The Kakatiyas ruled from 1083 to 1323 with orugallu (Warangal) as their capital extending to the whole of Andhra along with a part of Telangana, Karnataka and Tamilnadu. The kakatiya kings are said to be given low importance to Caste system as a social identifier, anyone, regardless of birth, could use the nayaka title to denote warrior status and the inscriptions suggest that people were not bound to an occupation by birth. This helped them flourish in war and arts alike.
The Warangal Fort, Thousand Pillar temple and the famous Kakatiya Toranam are built by kakatiya legacy.
Rani Rudramadevi, the famous queen of the Kakatiya dynasty set path for the Women to lead kingdoms in India as early as 12th century.

6. Gajapathi Kingdom.

konark sun templeSourceFlickr
The Gajapatis were a medieval Hindu dynastythat ruled over Kalinga (the present day Odisha), large parts of Andhra Pradesh and West Bengal, and the eastern and central parts of Madhya Pradesh and the southern parts of Bihar from 1434-1541.  They were claimed to be descended from the Surya Vamsha (Sun Dyanasy) of the Mahabharata
“Gaja” in Oriya means elephant and “Pati” means master. As such, Gajapati etymologically means a king with an army of elephants. The literature  Oriya flourished during this period .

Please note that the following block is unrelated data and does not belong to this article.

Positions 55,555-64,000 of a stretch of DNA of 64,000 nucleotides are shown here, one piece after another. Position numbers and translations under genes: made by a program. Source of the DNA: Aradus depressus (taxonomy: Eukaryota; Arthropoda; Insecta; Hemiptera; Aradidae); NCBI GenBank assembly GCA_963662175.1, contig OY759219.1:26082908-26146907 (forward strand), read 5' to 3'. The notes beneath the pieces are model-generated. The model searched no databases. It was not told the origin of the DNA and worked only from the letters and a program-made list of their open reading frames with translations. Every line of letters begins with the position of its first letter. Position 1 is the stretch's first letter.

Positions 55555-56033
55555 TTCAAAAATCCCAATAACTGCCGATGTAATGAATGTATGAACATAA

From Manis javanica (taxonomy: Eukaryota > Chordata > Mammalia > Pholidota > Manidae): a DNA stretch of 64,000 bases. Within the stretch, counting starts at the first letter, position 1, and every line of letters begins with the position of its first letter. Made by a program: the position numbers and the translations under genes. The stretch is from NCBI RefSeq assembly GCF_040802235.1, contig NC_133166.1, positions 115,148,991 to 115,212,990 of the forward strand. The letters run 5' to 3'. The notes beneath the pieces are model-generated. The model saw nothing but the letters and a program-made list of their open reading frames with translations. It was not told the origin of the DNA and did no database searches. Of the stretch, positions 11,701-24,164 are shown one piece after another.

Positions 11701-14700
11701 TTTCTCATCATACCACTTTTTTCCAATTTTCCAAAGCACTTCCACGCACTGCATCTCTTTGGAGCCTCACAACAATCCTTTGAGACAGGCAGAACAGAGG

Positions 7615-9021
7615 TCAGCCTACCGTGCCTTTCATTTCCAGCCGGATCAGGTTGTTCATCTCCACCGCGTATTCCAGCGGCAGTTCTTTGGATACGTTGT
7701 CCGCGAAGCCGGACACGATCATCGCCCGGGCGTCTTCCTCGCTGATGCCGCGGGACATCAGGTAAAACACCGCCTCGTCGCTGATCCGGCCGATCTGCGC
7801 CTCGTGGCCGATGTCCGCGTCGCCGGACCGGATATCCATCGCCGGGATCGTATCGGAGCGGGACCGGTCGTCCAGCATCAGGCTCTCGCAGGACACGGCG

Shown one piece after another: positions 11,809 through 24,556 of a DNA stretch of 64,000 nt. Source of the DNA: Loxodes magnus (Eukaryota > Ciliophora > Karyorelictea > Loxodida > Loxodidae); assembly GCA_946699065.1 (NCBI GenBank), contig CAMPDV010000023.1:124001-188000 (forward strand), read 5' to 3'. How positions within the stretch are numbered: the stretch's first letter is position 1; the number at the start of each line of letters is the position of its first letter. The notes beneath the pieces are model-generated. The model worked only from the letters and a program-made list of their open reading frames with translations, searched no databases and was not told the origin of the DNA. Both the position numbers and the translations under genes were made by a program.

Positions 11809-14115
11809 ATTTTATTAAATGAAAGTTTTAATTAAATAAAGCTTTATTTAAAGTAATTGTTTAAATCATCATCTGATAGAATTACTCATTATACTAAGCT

They ruled from Mukhalingam of Srikakulam district of Andhra Pradesh and later moved their Capital to Cuttack. Religious leader Ramanujacharya had a great influence on the Raja Choda Ganga Deva, who renovated the Puri Jagannath Temple and another king from the dynasty, Narasimha Deva built the Sun Temple at Konark which are both Archaeological wonders.

7. The Pandyas.

The Pandyan  dynasty was an ancient Tamil dynasty, one of the three Tamil dynasties, the other two being the Chola and the Chera.
They were descendents of ancient Mahabharata  Pandya King and they have survived till the early British conquest.
They controlled the pearl fisheries along the South Indian coast, between Sri Lanka and India, which produced some of the finest pearls in the known ancient world.

8. The Chola Dynasty.

The Chola dynasty  was one of the longest-ruling dynasties in the history of southern India spanning between 300s BCE–1279 CE.
Together with the Chera and Pandya dynasties, the Cholas formed the three main Tamil dynasties of Iron Age India, who were collectively known as the Three Crowned Kings.
They mainly ruled the area between the Kaveri and Tungabhadra rivers. Their rule extended out of india when they successfully invaded cities of Srivijaya in Malaysia, Indonesia and Southern Thailand.

9. Satavahana Kingdom.